Injection molds: Conformal cooling lines improve with aerospace bonding tech

Refrac Systems (Chandler, AZ), which was established in 1984 as a specialist in vacuum metallurgy and diffusion bonding, has formed a subsidiary, Die-Bond LLC, to provide Liquid Interface Diffusion (LID) bonding services on customer-supplied mold inserts and mold plates for custom plastic injection molds requiring conformal cooling channels.

Several years ago, Refrac began working with some mold manufacturers to develop a more efficient process to bond mold inserts together. With the formation of Die-Bond, mold manufacturers who incorporate conformal cooling channels into molds have access to Die-Bond's proprietary technology, which it says minimizes the potential for leakage and post-braze warpage, which Die-Bond calls the number once concerns when conformal cooling molds are assembled using conventional vacuum brazing.

"With Die-Bond's LID bond process to bond in conformal cooling lines, mold makers can easily get the cooling exactly where they need it to improve molding cycle times," comments Refrac Systems founder and president Norman D. Hubele. He notes that, by largely eliminating leakage and warpage problems, LID bonding allows the mold designer greater freedom in creating the complex conformal cooling channels that put the cooling exactly where it's needed. Because the mold plates are bonded using a special-built vacuum hot press that applies the tonnage needed to bring the parent metal atoms together during the joining operation, the ultra-thin (0.001-inch thick) metal sheet used in the LID bonding process actually becomes one with the parent metal.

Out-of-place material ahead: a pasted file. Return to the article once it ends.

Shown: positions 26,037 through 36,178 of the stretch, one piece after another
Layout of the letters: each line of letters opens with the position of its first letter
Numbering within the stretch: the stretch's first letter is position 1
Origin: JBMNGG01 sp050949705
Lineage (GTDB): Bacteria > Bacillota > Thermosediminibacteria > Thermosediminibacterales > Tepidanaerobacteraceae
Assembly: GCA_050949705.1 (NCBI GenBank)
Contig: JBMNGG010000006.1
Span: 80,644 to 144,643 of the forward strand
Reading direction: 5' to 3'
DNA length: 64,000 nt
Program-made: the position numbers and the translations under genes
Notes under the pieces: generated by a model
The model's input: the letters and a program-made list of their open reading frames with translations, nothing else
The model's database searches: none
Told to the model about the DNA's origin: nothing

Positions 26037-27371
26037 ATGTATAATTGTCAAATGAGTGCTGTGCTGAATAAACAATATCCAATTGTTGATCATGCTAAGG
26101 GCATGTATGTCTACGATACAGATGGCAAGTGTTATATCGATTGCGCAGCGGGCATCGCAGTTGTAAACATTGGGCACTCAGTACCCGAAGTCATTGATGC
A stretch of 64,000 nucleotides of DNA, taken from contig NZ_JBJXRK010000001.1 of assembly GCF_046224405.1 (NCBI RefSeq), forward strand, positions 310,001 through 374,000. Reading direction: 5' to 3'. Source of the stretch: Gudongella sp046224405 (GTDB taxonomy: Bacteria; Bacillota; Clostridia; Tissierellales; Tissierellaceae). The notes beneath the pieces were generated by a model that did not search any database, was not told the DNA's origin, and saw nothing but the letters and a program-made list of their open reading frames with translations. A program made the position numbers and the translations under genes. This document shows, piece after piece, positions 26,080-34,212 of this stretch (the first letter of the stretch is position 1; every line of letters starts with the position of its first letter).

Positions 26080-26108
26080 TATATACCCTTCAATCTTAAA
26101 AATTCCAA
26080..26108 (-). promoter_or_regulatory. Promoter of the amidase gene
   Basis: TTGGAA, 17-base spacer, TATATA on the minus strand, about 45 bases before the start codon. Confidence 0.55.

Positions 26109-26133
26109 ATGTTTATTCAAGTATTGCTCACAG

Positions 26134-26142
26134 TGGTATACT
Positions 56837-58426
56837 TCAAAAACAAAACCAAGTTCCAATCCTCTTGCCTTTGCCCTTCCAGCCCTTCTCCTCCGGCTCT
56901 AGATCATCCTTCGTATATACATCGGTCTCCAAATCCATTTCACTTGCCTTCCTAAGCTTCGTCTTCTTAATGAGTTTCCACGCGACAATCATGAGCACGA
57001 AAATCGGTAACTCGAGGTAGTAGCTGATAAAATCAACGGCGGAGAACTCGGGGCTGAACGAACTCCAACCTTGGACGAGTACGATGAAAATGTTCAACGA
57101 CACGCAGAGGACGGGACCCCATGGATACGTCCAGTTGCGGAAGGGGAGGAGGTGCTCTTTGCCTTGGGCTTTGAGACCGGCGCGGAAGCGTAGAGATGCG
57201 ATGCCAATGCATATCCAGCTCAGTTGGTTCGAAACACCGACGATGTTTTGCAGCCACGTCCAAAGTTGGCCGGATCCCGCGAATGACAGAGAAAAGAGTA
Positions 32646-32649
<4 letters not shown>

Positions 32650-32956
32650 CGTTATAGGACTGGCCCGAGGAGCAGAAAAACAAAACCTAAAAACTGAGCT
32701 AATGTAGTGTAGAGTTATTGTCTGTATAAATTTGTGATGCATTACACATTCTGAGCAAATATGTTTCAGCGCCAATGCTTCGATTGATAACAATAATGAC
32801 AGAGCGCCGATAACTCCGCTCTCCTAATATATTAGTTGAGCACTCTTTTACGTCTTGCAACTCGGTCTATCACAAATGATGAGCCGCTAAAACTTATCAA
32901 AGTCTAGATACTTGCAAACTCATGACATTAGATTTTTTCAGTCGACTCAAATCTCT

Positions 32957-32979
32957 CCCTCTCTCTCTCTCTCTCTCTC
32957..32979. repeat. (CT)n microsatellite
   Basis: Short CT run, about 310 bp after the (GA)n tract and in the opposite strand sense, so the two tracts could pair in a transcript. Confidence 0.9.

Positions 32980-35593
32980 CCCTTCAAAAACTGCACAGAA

"The Die-Bond LID bonding process means there is no cracking of the mold during post machining or heat-treating of the mold because the metal's atoms actually commingle and fuse, resulting in a much more ductile post bond structure," Hubele states. Die-Bond's LID bonding process also allows small mold inserts to be hardened under extensive tonnage, reducing the risk of warping during the "quenching" operation of traditional vacuum brazing.

The company says the results include more consistent yields and reduced costs for injection mold manufacturers. LID bonding also eliminates the need for water line plugs for drilled holes, which means no potential for plug leaks or corrosion.

Die-Bond will be moving into a separate, new facility in early 2011 that will house a new bonding furnace, an investment of nearly $2 million, to accommodate the growing conformal cooling business. Both Die-Bond LLC and Refrac Systems Inc. are AS9000 and ITAR compliant. 

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